Jam-packed with brutal and bloody kills that are perfect for a watch party with friends, this thrilling holiday slasher is fast-paced, structured as a whodunit in the style of Scream, and is loaded with nods to classics like Halloween (opening POV scene), Prom Night (Wendy’s chase scene), Happy Birthday to Me (dinner party of death), I Know What You Did Last Summer (killer hunt during parade), and Cutting Class (trampoline kill scene).

Plus, the small town slasher vibe centered around a major holiday event is reminiscent of My Bloody Valentine, and the mere presence of Patrick Dempsey as the sheriff brings memories of Scream 3 flooding back.

Eli Roth may have taken the movie version of his faux trailer in a slightly different direction, but he definitely made an instant classic that is sure to be an annual holiday watch for years to come. I just wish the original faux trailer had been included as an extra on the Blu-ray.

GUESS WHO (2024)

A cool and unique Christmas slasher concept gets slammed over the head by a racial/socioeconomic commentary that might bog the final act down a bit, but is definitely a refreshing take on the themes.

A Black straight couple is headed to the man’s mixed race family home…in a trailer park. This sign is scarier than the Silent Hill welcome sign could ever be.

In a frightening suspense scene, the woman is attacked by someone in a sack mask during a restroom pit stop. Things are just as weird when they arrive at the mostly white trash trailer park. Everyone participates in this Christmas game called mummering, in which people in masks visit a neighbor and tell them a riddle, after which the neighbor has to guess who the riddler is.

And that awesome game is used as the victim selection tool of the killer, who gets a few pretty intense death scenes.

The thick of the horror centers around a big Christmas masquerade party, so it feels more like Halloween than Christmas. And as great as the slasher elements are, the film takes itself very seriously, with lots of character development and tension between family members.

It all results in a very complicated denouement that briefly feels like it’s delving into (trailer) home invasion territory then pretty much squelches the slasher fun in order to deliver its social message.



I’m a fan of indie horror director Eddie Lengyel’s movies, and I’m always happy to have another St. Patrick’s Day horror movie to add to the limited selection of flicks out there, so I was psyched to see this one hit VOD. It even stars scream queer Roger Conners—I’ve covered pretty much all his films on my site, but I think this might be his best, most relaxed and natural performance yet, which is funny, because he’s playing a straight male lead this time!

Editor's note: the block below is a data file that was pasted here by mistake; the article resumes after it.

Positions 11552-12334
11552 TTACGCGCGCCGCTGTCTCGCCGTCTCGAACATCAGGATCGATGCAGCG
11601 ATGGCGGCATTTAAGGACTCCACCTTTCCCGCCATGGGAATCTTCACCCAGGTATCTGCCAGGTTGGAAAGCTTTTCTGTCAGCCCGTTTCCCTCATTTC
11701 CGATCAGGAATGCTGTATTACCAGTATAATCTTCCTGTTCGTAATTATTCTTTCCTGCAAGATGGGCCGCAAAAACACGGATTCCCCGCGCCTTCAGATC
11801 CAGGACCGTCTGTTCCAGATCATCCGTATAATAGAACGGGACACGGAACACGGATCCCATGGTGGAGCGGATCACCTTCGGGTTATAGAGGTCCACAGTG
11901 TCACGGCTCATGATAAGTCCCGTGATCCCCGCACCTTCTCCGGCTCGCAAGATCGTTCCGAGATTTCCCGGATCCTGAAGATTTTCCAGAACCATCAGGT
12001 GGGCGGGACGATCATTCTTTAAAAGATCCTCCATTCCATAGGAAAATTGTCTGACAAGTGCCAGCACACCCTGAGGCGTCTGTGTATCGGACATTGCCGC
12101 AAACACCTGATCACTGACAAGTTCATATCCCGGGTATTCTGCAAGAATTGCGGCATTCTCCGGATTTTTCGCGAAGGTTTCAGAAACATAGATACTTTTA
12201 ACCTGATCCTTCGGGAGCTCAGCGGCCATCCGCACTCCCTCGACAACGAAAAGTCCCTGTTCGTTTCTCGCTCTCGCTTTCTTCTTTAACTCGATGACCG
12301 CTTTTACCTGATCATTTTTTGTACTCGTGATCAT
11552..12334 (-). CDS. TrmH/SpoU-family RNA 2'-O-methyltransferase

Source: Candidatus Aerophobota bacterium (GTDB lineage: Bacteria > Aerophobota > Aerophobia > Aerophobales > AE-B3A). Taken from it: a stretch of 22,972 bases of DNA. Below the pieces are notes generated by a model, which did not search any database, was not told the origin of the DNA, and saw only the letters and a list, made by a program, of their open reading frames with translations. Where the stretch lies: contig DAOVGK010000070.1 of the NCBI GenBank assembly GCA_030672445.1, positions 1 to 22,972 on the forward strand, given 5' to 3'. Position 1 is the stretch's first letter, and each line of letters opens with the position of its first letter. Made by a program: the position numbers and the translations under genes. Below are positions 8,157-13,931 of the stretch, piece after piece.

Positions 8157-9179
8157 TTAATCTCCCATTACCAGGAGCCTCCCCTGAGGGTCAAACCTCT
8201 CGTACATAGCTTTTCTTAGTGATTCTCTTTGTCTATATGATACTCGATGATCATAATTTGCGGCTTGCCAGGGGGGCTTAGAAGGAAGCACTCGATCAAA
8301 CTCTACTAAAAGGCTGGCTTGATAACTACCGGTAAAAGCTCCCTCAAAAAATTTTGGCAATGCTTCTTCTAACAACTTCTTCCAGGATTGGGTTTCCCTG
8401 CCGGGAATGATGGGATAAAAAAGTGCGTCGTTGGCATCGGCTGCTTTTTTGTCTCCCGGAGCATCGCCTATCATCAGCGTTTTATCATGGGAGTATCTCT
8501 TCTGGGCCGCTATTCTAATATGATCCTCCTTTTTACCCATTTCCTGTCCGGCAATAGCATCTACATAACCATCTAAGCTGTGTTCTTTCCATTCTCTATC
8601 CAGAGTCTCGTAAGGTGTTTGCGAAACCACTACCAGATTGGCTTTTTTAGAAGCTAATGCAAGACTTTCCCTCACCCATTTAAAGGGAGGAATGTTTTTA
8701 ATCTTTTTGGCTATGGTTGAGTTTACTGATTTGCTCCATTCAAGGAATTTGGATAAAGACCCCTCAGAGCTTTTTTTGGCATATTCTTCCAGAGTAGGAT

Roger and his wife come to a small town to celebrate a windfall. An Irish bartender warns them to go back to the city and talks about encountering a creature on the trails. Wouldn’t you know, Roger and wife soon encounter that very creature, which is a classic looking demon thing. It’s also a deadly killer, so the luck of the Irish totally fails Roger’s wife.

Legend has it the creature only appears every seven years, which is when Roger returns to the town to find that creature and get his revenge.

The Irish bartender happens to be the uncle of a couple of teenage girls, who are planning a night of St. Paddy’s partying and Leprechaun hunting with their friends.

They get much more than they expected when they encounter a whole horde of demonic creatures in the woods. However, the pacing is somewhat off, with not much happening for a good chunk of the film.

The St. Paddy’s demons don’t show up until about 50 minutes in. The horror action is fun once it hits and was a great reminder of why I like Lenyel’s films—they have that gritty, low budget indie feel of the late 70s/early 80s. It sort of like a mix between Evil Dead creatures and a zombie flick as a variety of demons come creeping out of the woods. They are, however, a mixed bag. Some have cool, monstrous costume designs, while others just look like plain old goth people wearing cheap makeup for Halloween (or all year long).

The finale delivers something a little different, with a sort of demonic ritual around a campfire. I can’t say I totally understood the plot—I’m not even sure why the legend of one creature turned into a gaggle of ghouls—but like I said, I just love the indie vibe Lenyel delivers.

About Daniel

I am the author of the horror anthologies CLOSET MONSTERS: ZOMBIED OUT AND TALES OF GOTHROTICA and HORNY DEVILS, and the horror novels COMBUSTION and NO PLACE FOR LITTLE ONES. I am also the founder of BOYS, BEARS & SCARES, a facebook page for gay male horror fans! Check it out and like it at